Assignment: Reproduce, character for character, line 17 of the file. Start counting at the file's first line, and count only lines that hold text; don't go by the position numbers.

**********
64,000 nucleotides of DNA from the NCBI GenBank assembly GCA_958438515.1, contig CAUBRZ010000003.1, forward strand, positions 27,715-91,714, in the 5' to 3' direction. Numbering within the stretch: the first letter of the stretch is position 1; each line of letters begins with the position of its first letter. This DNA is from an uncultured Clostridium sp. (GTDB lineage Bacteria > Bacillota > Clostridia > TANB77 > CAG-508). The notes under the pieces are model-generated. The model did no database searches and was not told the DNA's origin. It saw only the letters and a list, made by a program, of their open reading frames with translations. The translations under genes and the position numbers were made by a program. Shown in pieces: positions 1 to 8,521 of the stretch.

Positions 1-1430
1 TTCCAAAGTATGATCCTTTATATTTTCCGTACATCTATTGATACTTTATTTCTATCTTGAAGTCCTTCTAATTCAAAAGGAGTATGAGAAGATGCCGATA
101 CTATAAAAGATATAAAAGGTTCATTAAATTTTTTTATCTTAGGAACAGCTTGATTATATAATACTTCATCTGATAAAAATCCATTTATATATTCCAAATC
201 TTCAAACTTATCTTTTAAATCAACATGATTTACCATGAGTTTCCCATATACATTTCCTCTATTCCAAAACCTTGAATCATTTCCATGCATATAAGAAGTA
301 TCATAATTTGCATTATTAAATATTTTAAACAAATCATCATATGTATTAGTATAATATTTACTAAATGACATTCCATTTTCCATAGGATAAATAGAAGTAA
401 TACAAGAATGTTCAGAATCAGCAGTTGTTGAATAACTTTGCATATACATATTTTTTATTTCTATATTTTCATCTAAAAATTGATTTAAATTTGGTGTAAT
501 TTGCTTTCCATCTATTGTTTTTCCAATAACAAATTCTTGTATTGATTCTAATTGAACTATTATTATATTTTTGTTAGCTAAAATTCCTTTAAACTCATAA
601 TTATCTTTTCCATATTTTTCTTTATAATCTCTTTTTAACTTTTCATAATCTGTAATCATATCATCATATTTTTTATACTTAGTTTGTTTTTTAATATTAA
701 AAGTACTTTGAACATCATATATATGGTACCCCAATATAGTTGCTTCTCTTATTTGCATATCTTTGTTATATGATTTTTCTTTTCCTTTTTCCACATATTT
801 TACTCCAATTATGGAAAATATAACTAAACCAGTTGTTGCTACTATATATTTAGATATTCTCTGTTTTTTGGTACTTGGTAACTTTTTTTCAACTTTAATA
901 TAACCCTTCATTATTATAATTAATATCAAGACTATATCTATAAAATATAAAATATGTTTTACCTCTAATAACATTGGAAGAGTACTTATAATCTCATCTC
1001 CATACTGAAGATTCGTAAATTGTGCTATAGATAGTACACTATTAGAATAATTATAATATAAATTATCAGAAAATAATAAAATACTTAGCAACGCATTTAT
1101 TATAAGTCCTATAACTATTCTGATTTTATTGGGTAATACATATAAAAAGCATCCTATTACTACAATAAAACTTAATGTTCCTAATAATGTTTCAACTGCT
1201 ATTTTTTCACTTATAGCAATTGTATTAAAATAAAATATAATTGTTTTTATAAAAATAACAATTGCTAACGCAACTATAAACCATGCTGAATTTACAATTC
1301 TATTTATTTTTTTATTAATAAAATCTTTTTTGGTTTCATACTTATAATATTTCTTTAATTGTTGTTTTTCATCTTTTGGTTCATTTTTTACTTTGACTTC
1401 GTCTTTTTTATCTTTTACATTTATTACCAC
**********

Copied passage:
1401 GTCTTTTTTATCTTTTACATTTATTACCAC